Penny Peters is a member of the Akwesasne Mohawk Nation. She is the Manager at Akwesasne Travel. Penny has been an integral part of the establishment of Akwesasne Travel and furthering the development of the tourism industry in Akwesasne. Penny is currently working to promote Akwesasne Travel through marketing, partnerships, and awareness of indigenous culture. Penny has strong ties to the community, the environment, and traditional ways. Penny believes that indigenous tourism is not only a means of economic growth for communities but also crucial for cultural preservation.
In 2021 Penny was elected to the NYSTIA Board and was excited to represent NY Tourism and the North Country. She has also been advocating for Indigenous tourism, especially within NY State. She hopes to help support indigenous businesses to create mutually beneficial partnerships with non-native entities to grow and strengthen the industry.
On this episode of Destination on the Left, I talk with Penny Peters about the process of developing tourism for her indigenous nation and the challenges they have faced along the journey. We discuss the tours that Akwesasne Travel has designed, their plans for marketing those programs, and the partnerships they’ve developed. Penny also shares the details of the tour planning process and why it was so important to ensure that her community approved every aspect.
There can be some unexpected challenges around developing a tourist offering as a native community, and one of those things is educating consultants and partners. There can be challenges in connecting with regional tourism offices because of the unique situation of the native people. On the podcast, Penny shares her firm belief that it is vital to keep an open mind and keep having conversations with potential partners. We also discuss the necessity of planning and preparing to develop as a tourist region and why it’s so important to be able to flex when the situation changes.
Penny describes how they began to develop tours in their region, kicking off by getting out in the community, sharing their plans, and asking for feedback on where they wanted visitors to go and what they wanted to share about their culture.
She describes one of their first community initiatives set up at a powwow and where they invited local artisans to start collaborating to build a large traditionally woven basket, and how that gave Penny and her team an opening to talk about their plans to bring tourists to the area and share how it would help the local economy to grow.
Working with other organizations is central to how Akwesasne Travel works — they have recently participated in a reenactment event set in 1784 arranged by a local museum on the Canadian side of the nation to share what life looked like at that time. On the U.S. side, they have a longstanding collaboration in place with the Wild Center in Tupper Lake, which they are planning to expand even further. The Akwesasne nation also shares and collaborates with other indigenous nations to allow visitors an insight into their cultures.
Brand Strategist & Business Growth Accelerator Karley Cunningham takes businesses from overcrowded, competitive spaces out into blue ocean territory where they can confidently stand out and thrive as brand leaders in their sector.
Companies that want to be distinct in their marketplace retain Karley to sharpen their positioning and differentiation strategies to cut through the noise. Karley’s international client-base benefits from accelerated growth, increased profit, and stability as her innovative Surefire Method™ provides them with a sure-fire strategy and toolkit that enables them to charge a premium, attract and retain ideal clients, develop a great company culture, and outpace their competitors.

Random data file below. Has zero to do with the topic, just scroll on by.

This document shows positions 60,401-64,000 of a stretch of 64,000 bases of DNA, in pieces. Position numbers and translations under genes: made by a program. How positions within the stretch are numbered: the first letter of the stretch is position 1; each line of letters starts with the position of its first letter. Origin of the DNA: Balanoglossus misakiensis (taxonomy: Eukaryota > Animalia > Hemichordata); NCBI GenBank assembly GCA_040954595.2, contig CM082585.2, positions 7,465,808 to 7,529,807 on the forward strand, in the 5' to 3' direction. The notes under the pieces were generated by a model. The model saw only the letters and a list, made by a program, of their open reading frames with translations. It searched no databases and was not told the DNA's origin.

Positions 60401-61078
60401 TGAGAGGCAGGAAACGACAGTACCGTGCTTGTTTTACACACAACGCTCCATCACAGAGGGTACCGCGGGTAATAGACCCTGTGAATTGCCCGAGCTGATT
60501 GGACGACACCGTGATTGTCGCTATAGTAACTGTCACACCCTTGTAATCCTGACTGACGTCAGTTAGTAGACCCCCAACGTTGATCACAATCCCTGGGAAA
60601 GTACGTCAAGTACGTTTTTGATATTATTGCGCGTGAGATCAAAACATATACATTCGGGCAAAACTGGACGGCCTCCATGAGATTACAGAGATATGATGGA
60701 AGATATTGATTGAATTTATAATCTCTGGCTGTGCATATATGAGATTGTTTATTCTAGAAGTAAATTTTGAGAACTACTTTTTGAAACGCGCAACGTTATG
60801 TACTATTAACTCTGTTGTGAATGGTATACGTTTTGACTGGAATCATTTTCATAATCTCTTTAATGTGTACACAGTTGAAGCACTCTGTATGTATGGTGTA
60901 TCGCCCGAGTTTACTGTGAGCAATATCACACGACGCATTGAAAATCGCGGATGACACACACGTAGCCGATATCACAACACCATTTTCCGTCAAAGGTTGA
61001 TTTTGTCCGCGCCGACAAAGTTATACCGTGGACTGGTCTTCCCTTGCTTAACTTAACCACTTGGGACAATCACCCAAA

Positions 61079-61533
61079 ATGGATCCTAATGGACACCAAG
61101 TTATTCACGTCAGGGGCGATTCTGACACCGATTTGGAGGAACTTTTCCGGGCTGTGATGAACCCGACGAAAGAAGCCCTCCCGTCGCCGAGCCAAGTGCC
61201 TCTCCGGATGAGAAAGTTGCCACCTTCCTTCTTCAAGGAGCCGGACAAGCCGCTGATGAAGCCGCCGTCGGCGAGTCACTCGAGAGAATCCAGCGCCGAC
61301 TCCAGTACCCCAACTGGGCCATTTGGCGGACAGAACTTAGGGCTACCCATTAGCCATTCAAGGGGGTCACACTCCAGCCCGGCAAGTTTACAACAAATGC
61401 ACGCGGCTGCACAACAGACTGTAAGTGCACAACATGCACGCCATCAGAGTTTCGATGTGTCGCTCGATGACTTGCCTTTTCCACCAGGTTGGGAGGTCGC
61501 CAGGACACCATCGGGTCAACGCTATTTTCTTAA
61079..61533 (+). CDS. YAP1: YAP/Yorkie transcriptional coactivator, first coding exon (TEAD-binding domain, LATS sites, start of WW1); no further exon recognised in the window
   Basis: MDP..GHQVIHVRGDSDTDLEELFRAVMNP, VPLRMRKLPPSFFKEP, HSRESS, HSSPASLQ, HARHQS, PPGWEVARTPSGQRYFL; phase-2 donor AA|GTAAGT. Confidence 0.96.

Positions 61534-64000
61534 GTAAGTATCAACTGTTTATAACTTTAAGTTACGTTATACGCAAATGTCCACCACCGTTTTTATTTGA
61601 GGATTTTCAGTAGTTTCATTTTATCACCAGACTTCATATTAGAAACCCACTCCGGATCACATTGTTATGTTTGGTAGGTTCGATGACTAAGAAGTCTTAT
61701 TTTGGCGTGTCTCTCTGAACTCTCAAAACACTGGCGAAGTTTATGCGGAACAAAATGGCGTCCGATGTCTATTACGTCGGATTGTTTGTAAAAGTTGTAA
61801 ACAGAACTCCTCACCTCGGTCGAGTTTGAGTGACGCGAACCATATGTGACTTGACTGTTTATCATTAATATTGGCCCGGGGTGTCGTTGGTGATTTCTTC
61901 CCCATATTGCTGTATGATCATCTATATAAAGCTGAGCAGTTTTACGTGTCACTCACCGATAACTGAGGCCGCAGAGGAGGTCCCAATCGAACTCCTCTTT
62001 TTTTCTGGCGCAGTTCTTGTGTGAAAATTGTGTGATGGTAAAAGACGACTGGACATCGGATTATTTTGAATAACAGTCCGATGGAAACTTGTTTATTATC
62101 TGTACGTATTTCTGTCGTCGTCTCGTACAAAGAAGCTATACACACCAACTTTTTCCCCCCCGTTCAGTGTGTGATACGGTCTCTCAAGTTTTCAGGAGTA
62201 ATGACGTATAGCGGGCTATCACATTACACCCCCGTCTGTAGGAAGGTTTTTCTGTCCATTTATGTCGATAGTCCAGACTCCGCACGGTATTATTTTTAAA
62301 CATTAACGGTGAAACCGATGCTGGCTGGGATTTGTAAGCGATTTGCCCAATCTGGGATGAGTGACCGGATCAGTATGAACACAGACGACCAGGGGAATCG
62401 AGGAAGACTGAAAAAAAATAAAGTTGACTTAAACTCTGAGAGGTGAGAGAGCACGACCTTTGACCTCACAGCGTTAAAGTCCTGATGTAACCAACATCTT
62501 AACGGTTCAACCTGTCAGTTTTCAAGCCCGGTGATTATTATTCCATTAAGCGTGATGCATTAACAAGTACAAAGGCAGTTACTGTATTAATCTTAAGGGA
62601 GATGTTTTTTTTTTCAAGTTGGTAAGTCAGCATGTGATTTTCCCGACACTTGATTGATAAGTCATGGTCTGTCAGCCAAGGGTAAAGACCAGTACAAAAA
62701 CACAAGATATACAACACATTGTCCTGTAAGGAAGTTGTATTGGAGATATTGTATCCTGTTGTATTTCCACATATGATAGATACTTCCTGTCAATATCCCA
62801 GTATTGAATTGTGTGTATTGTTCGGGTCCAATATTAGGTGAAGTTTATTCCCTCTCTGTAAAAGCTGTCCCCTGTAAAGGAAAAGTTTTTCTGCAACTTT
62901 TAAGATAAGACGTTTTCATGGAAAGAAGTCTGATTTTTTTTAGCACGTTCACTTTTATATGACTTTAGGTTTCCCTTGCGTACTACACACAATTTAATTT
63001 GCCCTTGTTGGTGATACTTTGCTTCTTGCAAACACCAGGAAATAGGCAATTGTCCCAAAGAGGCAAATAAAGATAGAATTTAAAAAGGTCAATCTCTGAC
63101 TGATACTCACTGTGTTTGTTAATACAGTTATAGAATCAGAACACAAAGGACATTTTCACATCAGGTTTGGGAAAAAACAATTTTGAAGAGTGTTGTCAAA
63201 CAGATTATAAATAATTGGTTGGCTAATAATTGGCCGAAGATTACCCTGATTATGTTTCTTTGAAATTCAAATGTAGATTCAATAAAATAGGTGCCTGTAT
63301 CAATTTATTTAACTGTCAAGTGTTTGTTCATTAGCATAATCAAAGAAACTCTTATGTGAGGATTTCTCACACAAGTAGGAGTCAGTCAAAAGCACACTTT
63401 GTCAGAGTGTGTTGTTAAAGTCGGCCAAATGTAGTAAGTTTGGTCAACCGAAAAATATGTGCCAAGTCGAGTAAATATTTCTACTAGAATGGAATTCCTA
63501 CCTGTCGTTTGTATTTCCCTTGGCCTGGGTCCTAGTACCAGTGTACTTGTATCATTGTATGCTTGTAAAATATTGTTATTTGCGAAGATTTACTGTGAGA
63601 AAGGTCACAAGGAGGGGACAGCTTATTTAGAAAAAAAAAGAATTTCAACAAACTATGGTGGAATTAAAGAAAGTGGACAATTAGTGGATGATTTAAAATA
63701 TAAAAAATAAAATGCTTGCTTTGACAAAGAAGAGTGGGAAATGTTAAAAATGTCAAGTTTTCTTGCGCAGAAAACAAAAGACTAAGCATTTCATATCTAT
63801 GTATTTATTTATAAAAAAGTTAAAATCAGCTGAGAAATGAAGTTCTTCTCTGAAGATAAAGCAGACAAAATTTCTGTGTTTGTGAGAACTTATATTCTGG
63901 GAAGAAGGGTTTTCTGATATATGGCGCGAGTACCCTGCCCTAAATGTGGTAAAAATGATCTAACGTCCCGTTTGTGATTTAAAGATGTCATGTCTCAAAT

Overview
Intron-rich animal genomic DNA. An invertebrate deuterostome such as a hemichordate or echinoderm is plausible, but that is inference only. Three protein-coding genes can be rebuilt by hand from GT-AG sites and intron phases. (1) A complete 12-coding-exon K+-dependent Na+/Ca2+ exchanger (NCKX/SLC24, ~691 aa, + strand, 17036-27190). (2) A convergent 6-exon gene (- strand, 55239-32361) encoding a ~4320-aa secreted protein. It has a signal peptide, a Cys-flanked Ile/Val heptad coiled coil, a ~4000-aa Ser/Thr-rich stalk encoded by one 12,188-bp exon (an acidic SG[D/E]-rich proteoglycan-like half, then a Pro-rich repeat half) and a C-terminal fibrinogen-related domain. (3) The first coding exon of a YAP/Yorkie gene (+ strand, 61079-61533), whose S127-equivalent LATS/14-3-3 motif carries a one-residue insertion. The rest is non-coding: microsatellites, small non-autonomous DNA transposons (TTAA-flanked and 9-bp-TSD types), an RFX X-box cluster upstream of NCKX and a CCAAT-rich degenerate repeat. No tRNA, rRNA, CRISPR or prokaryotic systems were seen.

Having built three successful businesses, Karley knows what it takes to start, develop and lead a company that delivers results. Her entrepreneurial success story is featured in the awarded book: The Widest Net by Pamela Slim. In addition, she’s a sought-after mentor and speaker for national and international business organizations and the host of The Made Possible Podcast.
Believing deeply in the practice of givers gain, she is well-known and networked and rarely goes a day without making a referral or connection. As a former pro athlete, Karley is performance-driven. An avid mountain athlete, she is a two-time finisher of the BC Bike Race, a seven-day, 325 km mountain bike stage race, and is always looking out for her next trail running adventure. When not focusing on the business or expanding her network, she can be found somewhere in the mountains of the Pacific Northwest with her wife and dog in their 4×4.
On this episode of Destination on the Left, I talk with Karley Cunningham about how branding can help a destination, attraction, or business in the tourism industry stand out from the crowd. Karley breaks creating your brand down into three simple sections — uncovering our fundamental beliefs, understanding the markets we serve, and showcasing our differentiators.
As creatives, we constantly push the boundaries, but when the boundaries shrink, we’re forced to think more creatively than ever about the challenges we face. When defining their brand destinations, services, and businesses need to reflect on their ‘why’ to pin down what makes them unique.
Karley joins us on the podcast to discuss how to peel back the layers to understand what’s different about your offering because amazing branding is about the nuances. She describes the process as going fishing — if you drop the line and then go deeper and deeper and deeper, you’ll eventually hook on to something special.
Karley explores why it’s essential to start from the inside out when developing your brand. She shares her insights on why it’s all about being authentic as people when you’re creating a company brand. Karley also discusses how she helps businesses who have moved away from their true purpose to pivot back to their axis and reinvigorate them. When your brand story comes from the inside out and is genuinely driven by your purpose, who you are, the things that resonate with you, and how you show up in the world, it creates an innate sense of alignment and power.